If we go back to the days of the Roman Baths, we find very large plunge pools that were intended for communal use. They were hot therapeutic still bodies of water, and people came together to bathe in the hot baths. It’s romantic to imagine gathering in the ornately column-clad pools with others, back in a time when communities bathed together.
The Europeans have known about the advantages of small personal plunge pools for over two hundred years. All across the French and English countrysides, one can find tiny plunge pools behind the charming cottages. These pools are deep and small, and one immediately gets the feeling that the experience of submersing in the water will be relaxing, intimate and personal.
Dating back to the 1700s, plunge pools were popular all across England and Scotland, some of which were private and some of which were public. One particularly famous plunge pool, known as St. Winfred’s Well in Shropshire, England was shut down in 1755 because of ‘riotous conduct’. You can still visit this famous plunge pool and take a swim, and even stay overnight in the famous cottage, via the Landmark Trust of England.
Personal private plunge pools have become a mark of distinction for many high-end resorts, particularly throughout Mexico and the Caribbean. Travelers fall in love with the idea, return home and want the same experience in their own backyards.
So what is the best size? The ideal size for a plunge pool varies, but history tells us that a private plunge pool should be small and deep. A shallow plunge pool does not allow full submersion in the water without sitting down. A true plunge pool should have at least 56″ of water depth so that the average person will be shoulder-deep in water. The true plunge pool experience is to stand and move in the water, rather than sit on a bench. A large body of water becomes very expensive to heat, so a smaller body is perfect for maximizing swim space while still being small enough to heat in winter months in cold climates. “7’x13′ is the sweet spot for plunge pool size”, says Brian Larson, of Soake Pools. “It’s more than enough room to move or swim in, while still being small enough to heat or cool efficiently. Anything larger doesn’t make sense for a plunge pool. At that point, you might as well install a full-size swimming pool for summer use only.”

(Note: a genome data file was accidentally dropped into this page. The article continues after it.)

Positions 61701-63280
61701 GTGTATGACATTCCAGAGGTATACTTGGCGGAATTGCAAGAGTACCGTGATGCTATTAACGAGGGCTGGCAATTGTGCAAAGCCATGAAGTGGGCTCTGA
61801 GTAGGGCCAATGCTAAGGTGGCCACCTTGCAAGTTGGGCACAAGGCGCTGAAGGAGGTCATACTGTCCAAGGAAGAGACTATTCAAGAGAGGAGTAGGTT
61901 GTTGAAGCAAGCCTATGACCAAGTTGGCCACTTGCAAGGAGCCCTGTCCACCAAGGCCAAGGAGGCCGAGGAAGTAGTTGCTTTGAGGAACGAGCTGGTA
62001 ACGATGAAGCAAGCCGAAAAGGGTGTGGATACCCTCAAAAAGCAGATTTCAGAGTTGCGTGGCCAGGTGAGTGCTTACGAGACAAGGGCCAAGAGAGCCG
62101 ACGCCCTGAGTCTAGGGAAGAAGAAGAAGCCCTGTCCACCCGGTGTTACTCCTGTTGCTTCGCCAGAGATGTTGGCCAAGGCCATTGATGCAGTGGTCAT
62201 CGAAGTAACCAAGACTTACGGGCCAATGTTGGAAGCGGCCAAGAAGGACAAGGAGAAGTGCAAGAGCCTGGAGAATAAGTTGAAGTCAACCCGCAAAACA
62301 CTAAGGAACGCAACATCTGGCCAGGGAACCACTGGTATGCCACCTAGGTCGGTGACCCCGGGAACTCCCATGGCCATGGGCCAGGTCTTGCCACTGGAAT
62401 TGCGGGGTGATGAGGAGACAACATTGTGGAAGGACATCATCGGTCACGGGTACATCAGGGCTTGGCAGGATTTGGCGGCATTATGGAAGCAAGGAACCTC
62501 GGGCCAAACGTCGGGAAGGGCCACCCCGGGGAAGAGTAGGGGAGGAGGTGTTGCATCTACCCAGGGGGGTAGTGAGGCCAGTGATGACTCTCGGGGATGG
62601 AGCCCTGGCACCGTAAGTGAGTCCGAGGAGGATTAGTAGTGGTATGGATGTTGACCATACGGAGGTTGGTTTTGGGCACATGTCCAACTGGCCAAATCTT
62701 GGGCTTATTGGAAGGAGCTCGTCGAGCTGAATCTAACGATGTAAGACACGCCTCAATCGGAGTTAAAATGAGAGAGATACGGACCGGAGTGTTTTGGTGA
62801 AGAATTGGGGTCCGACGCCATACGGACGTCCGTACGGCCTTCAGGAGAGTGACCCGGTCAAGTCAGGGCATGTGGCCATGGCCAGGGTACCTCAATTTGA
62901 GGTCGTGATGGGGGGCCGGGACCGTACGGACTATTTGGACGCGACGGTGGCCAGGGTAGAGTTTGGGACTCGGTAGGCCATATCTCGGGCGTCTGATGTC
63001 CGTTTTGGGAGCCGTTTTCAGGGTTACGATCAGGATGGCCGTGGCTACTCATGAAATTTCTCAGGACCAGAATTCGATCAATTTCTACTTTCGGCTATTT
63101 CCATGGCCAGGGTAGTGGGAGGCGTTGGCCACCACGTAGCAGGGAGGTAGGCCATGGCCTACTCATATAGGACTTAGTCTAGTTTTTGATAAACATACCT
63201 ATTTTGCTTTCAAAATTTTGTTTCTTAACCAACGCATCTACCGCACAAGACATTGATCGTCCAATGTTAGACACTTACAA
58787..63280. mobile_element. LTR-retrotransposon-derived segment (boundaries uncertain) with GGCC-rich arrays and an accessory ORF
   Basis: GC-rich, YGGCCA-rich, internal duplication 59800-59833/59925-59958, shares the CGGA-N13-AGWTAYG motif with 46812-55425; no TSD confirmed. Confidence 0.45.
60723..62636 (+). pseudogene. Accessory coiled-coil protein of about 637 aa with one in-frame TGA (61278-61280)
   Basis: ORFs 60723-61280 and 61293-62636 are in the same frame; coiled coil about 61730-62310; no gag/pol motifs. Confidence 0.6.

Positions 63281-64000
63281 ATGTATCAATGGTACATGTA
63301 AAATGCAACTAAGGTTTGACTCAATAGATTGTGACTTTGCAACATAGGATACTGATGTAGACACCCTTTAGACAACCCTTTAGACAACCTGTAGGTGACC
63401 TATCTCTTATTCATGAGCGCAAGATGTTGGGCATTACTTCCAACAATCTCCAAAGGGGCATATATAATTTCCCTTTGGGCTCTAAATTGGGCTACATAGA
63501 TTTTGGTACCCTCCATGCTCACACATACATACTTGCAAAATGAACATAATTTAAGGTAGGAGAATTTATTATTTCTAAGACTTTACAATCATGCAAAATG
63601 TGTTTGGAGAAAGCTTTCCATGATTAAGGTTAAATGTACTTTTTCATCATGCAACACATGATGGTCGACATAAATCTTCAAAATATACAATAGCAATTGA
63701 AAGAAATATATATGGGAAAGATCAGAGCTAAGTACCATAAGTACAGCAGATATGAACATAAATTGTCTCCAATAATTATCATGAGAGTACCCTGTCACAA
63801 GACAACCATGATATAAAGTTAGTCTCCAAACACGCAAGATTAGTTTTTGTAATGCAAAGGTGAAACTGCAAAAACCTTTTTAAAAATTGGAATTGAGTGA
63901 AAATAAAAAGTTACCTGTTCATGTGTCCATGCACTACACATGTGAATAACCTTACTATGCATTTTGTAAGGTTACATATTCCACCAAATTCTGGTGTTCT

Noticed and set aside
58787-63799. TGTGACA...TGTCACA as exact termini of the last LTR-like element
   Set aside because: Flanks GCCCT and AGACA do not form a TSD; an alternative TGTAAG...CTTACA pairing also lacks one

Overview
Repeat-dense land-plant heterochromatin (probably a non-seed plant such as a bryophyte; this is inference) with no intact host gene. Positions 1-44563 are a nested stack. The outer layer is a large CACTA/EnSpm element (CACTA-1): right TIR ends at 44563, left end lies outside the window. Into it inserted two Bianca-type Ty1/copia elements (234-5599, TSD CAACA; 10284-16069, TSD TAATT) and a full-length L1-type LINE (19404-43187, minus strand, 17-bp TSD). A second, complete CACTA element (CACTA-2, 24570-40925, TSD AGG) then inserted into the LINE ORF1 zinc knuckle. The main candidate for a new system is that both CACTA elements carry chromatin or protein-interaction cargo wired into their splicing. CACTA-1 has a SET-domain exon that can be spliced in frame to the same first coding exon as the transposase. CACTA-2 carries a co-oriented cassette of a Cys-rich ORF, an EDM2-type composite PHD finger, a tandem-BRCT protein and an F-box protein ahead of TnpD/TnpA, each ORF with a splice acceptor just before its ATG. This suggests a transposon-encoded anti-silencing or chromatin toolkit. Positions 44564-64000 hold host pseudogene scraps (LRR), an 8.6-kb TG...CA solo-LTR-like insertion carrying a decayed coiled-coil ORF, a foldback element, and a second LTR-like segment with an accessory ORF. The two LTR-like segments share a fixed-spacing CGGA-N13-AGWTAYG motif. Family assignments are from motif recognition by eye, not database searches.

What size is best for you? 7’x13′? Or do you want an even smaller, more intimate space to plunge into? Go ahead, dream a little, and take the plunge!